Bank-Industry versus Stock Market-Industry Relationships
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This book focuses on a variety of themes concerning the relationship between financial systems in a broader sense and firms’ growth in historical perspective in some European countries. Financial systems are nowadays largely acknowledged to be a crucial element in determining economic growth. In modern economies, they play a key role by mobilizing savings, pricing risks and allocating capital to firms. Following a consolidated taxonomy focusing on the historical perspective, countries have been conventionally divided in bank-oriented (Continental Europe countries and Japan) and in market-oriented systems (Anglo-Saxon countries).
The chapters in this book present case studies on Belgium, Great Britain, France and Italy and show that financial systems do not trigger growth processes and industrialization, but they are essential to sustain them over time. Each society has the financial system that fits with its historical trajectory, without any being better or worse than others. The important thing is to have a financial system sophisticated and stable and that evolves according to the demand forces of the moment. History matters.
Bank-Industry versus Stock Market-Industry Relationships will be a beneficial read for students interested in Economics and Business History. The chapters in this book were originally published as a special issue of Business History.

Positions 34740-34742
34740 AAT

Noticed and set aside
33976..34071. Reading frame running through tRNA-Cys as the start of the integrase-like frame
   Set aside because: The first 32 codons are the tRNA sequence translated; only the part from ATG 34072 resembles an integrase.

Table of Contents
Introduction— Financing firms: Beyond the dichotomy between banks and markets 1. The coevolution of banks and corporate securities markets: The financing of Belgium’s industrial take-off in the 1830s 2. Did French stock markets support firms of the Second Industrial Revolution? 3. Debating banking in Britain: The Colwyn committee, 1918 4. Corporate networks in post-war Britain: Do finance–industry relationships matter for corporate borrowing? 5. The banking-industry relationship in Italy: Large national banks and small local banks compared (1913–1936)
José L. García-Ruiz is Professor of Economic History at the Complutense University of Madrid (Spain). His lines of research are Business History, Financial History and Industrial History. Between 2015 and 2019 he was the Editor-in-chief of Investigaciones de Historia Económica-Economic History Research (IHE-HER), the academic journal of the Spanish Economic History Association.
Michelangelo Vasta is Professor of Economic History at the University of Siena (Italy). He received his D.Phil at University of Oxford. His main fields of interest are economic of innovation in the long run perspective, institutions and economic performance, the economic history of living standard, entrepreneurship and trade. He pays particular attention to historical dataset and quantitative methods. He has published extensively in the major economic history and business history journals.